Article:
Sophisticated data journalism tools are giving local reporters a way to dig deep into community records and uncover powerful stories that have never been told before.
Some of the most groundbreaking stories in local news were brought to light thanks to big data. Now, with many of the top data journalism tools available for free online, reporters are finding new ways to access information and use raw data to create interactive charts. Pushing the limits of creativity, local reporters are changing the way community news stories are told on the web.
Here are seven of the most interesting data journalism tools being used in local newsrooms today.
The National Institute for Computer-Assisted Reporting’s online database is a must-visit website for any local reporter. Searching through the databases maintained by NICAR, local journalists can find countless potential story ideas. Reporters can search by city or county name, or scroll through databases like the U.S. Recreational Boat Accident Database, the DOT Fatality Analysis Reporting System, Federal Campaign Contributions, or the National Bridge Inventory on the hunt for potential stories. Most databases accessed through NICAR are available to purchase, with record layouts available, as well as code sheets.
Datawrapper is an open-source tool that offers a straightforward way for local reporters to create understandable charts. With data serving as the foundation to comprehend complex issues, Datawrapper fills a niche with its ability to generate charts that are interactive, responsive, and embeddable on any website. More importantly, Datawrapper’s charts can be generated without a reporter or editor needing to have any coding or design skills. Reporters just upload their CSV files, or data from Excel or Google Sheets, into Datawrapper, they choose a chart and map type, then they publish the chart. Datawrapper is used by publications like the New York Times, NPR, and Bloomberg.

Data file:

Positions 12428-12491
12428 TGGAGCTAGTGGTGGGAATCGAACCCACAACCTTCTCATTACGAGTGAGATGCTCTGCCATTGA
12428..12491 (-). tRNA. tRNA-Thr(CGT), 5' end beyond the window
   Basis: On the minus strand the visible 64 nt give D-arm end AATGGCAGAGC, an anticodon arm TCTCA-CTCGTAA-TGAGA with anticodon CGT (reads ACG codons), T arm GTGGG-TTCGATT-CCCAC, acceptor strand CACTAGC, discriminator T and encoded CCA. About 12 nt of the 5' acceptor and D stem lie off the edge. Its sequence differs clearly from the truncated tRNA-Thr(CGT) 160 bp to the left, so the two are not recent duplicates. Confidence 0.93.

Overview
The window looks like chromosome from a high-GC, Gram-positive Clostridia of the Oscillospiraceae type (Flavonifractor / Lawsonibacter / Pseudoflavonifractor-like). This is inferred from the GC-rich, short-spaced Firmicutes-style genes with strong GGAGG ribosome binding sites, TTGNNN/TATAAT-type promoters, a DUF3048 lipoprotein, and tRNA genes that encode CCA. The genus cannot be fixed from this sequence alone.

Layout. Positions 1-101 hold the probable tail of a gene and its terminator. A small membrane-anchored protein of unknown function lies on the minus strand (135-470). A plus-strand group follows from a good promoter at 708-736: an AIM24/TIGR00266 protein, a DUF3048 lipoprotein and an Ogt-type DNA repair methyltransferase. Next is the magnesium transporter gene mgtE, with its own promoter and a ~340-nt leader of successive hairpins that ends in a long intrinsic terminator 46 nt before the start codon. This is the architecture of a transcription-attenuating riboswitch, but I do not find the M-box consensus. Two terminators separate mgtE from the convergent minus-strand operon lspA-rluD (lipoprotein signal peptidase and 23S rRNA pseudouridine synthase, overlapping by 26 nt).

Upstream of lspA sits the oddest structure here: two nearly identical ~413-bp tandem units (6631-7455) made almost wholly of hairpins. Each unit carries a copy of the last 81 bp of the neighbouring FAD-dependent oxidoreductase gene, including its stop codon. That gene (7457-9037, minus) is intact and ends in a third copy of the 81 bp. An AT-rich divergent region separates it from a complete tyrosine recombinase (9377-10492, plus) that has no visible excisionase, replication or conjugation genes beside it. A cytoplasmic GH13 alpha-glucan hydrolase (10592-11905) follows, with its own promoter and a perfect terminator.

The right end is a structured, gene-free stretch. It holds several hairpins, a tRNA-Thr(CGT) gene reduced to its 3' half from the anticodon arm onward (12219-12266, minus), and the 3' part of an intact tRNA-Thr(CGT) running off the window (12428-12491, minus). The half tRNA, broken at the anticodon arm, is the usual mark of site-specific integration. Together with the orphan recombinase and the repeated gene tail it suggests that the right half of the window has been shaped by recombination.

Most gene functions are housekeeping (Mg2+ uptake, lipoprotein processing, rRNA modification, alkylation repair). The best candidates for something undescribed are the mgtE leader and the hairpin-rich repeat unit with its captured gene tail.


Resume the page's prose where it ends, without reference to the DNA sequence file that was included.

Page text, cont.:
Statista is a portal of research and studies that local journalists can use for data visualization projects. Reporters working for community news outlets can start by typing in the name of their city and seeing which reports pop up. For example, enter “Provo, Utah” and you’ll quickly find data reports on the major retailers of electricity in Utah, the lowest c-section rates at major hospitals, and domestic airports in the U.S. with the lowest airfare. Any of these reports could serve as a jumping off point for an article. All access accounts on Statista start at $588 per year.
Import.io turns data from any website into a structured format or API, which can then be used to generate interactive data visualizations. In layman’s terms, that means a journalist could find the data he or she needs from the US Census Bureau website or HealthData.gov and then funnel that information into Import.io. Import.io would then automatically create an API based on the data. That API could be used to create an interactive chart or a map that would go along with the reporter’s story on the web. Import.io offers special pricing for journalists and other non-profit organizations.
Previously known as Google Refine, OpenRefine is one of the data journalism tools that doesn’t require users to have coding skills in order to manipulate large data sets. OpenRefine is similar to Microsoft Excel, but with a few key differences that make it more accessible to the journalism community. OpenRefine “cleans” data to remove duplicate values. It can be used to help editors merge copied sets of data or check for inconsistencies. OpenRefine is open source and free to use.
6. Open States
Local reporters on the political beat will want to check out Open States to keep tabs on what the politicians in their areas are up to. A collection of tools for tracking what’s happening in state capitol’s around the country, Open States aggregates information and offers a way for reporters to quickly bring up recent votes for the legislators representing their communities. Open States also offers up information about upcoming legislation. Bill, legislator, committee, and event data on Open States comes from official websites for state legislatures, clearly linked at the bottom of each page for easy sourcing. The site is free to use.
7. Talend Studio
Talend Studio is software that journalists can use to build extract, transform, and load, or ETL, processes. Editors can use graphical tools to map big data sources, then generate code automatically. Talend Studio speeds up the process of reading data and converting it into the selected format, before rewriting it for a new database, based on whichever rules a user sets. Like many of the other tools on this list, Talend Studio is free and open source.